In the context of lifelong learning, Computer Assisted Instruction (CAI) is an invaluable tool, which today mostly has a “one-size-fits-all” design. altC will turn CAIs in health sciences into personalised and intelligent tutoring systems that measure learning needs, methods and progress. This will provide efficient learning through adaptive testing and personalised feedback, teach learners to become self-regulated and provide knowledge tailored to the learner’s individual needs.
Strengths and weaknesses:
The bid comes from a medical school with leading, world-class research groups, and strong commitment to research-based education. Hence, the input factors are very solid. There is a very strong team combining health education and a generic education expertise. Benchmarking data and collaborative activity in a European context is commendable. However, the panel misses a clearer sense of the pedagogical practice, student engagement and student achievement. This is a major drawback.
The organisation of the centre is reasonable, and the structure of the plans is at a high level. Student involvement is good when it comes to the development of resources. The dissemination plan seems solid, although somewhat underdeveloped.
The plans for the centre remain rather general and unclear. There are some interesting ideas, but more details on implementation is necessary. Furthermore, the way that the proposed centre is building on previous achievement in the chosen area and takes these areas to the next level, should have been addressed.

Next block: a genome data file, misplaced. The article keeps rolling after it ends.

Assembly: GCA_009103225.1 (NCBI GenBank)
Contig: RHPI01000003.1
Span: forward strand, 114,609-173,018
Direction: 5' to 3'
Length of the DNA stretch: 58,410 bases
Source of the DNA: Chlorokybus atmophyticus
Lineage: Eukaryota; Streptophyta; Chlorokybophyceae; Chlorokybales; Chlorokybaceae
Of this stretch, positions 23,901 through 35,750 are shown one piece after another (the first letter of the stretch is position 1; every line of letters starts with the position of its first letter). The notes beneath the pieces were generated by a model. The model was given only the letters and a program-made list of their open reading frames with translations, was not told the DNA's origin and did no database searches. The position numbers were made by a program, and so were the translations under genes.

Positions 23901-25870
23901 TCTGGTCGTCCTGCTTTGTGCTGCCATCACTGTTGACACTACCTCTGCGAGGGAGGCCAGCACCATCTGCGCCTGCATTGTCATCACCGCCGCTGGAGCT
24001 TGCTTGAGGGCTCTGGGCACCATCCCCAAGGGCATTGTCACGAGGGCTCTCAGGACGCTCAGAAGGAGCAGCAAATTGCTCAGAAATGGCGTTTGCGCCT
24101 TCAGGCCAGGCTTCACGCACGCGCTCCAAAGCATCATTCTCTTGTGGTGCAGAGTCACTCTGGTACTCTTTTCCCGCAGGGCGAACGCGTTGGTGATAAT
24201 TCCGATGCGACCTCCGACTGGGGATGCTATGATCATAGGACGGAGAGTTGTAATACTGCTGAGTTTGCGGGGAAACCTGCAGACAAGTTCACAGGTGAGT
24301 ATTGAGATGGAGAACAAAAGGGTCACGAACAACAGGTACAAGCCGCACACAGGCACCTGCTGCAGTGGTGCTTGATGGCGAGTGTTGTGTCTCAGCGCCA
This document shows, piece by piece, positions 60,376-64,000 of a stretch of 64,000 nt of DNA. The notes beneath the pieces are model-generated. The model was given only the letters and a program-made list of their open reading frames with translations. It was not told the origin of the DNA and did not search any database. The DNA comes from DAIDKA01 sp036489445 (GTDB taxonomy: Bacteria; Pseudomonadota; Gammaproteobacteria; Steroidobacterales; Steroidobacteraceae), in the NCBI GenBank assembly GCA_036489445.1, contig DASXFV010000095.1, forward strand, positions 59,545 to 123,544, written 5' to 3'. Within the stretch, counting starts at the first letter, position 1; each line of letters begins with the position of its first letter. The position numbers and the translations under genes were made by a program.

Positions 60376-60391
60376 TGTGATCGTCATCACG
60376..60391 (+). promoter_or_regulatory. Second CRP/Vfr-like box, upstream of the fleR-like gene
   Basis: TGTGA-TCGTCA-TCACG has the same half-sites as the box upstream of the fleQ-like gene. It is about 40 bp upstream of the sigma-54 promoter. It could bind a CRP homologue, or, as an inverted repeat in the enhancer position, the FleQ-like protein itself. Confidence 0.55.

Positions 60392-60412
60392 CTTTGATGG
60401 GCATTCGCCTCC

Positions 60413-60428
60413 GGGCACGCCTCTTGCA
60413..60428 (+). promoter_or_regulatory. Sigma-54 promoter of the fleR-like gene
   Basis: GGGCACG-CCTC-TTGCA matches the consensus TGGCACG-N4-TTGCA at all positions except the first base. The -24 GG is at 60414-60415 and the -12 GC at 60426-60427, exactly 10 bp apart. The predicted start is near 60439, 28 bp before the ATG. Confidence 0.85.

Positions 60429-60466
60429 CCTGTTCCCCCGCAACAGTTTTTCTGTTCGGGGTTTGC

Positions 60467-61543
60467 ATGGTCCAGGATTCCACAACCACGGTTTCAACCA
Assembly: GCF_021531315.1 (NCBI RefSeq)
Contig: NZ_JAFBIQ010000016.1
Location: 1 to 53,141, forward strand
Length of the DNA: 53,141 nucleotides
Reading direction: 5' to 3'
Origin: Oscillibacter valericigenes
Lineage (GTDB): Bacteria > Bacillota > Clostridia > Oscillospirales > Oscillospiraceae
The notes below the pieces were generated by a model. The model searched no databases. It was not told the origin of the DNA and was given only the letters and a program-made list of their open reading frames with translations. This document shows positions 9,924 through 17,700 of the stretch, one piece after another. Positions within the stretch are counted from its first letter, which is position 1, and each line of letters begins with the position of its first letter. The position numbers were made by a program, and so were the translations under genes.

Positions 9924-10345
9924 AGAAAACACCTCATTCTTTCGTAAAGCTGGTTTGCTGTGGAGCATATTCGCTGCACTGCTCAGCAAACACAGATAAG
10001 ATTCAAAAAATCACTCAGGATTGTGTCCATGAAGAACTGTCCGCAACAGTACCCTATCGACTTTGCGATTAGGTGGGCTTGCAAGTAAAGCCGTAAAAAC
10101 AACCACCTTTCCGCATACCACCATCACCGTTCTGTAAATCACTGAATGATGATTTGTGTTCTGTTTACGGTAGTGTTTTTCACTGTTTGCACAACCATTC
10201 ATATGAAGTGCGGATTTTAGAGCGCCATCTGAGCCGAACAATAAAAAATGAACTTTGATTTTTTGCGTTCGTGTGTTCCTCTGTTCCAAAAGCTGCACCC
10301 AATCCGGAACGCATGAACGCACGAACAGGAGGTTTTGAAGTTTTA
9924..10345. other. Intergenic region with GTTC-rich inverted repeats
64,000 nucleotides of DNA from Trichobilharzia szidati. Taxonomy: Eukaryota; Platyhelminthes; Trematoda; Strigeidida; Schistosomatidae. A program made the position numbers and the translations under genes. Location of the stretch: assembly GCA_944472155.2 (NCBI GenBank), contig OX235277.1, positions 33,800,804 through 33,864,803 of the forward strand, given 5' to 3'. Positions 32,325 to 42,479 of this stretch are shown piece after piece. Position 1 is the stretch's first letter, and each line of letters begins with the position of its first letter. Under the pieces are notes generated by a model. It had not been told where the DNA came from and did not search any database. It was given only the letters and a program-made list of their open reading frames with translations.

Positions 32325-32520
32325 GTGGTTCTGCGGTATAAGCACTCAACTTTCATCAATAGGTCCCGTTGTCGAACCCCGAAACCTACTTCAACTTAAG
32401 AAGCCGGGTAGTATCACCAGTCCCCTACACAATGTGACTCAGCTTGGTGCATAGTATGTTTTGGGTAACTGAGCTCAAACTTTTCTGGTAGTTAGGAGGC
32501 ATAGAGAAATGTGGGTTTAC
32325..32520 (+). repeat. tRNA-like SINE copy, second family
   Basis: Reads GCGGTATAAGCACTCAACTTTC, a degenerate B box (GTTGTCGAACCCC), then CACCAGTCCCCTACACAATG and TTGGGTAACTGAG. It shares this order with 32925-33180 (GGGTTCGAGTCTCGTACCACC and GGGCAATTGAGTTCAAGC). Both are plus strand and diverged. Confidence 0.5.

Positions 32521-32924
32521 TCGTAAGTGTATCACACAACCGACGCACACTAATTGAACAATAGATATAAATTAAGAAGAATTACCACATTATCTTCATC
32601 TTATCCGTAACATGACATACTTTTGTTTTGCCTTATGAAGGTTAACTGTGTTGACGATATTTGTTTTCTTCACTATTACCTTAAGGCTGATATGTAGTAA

The proposal seems more about developing a specific tool or a product than a Centre for Excellence in Education. The rationale for developing a ’generic ICT framework’ which is possibly applicable globally, is not clear. More information about the evidence-base for doing so would shed light on issues such as contextualisation and contingency. How this product is closing the gap of current tools and approaches should have been outlined, as well as how this tool will impact learning, practice and institutional development.
The focus on collaboration seems limited to the centre’s second five years period. The panel is unsure of this sequential approach. In addition, the evaluation and impact measures should have focused more on student learning outcomes. Overall, the plan lacks a clear statement of purpose and coherence.
Points to consider:
- What is the rationale behind developing a generic and possibly globally applicable ICT framework?
- How are students involved in shaping the centre plan (including in the development of the pedagogical approach)?
- What pedagogical interventions might be proposed, at different stages of this project, to assist the driving up of student achievement?
- What are the student learning outcomes?
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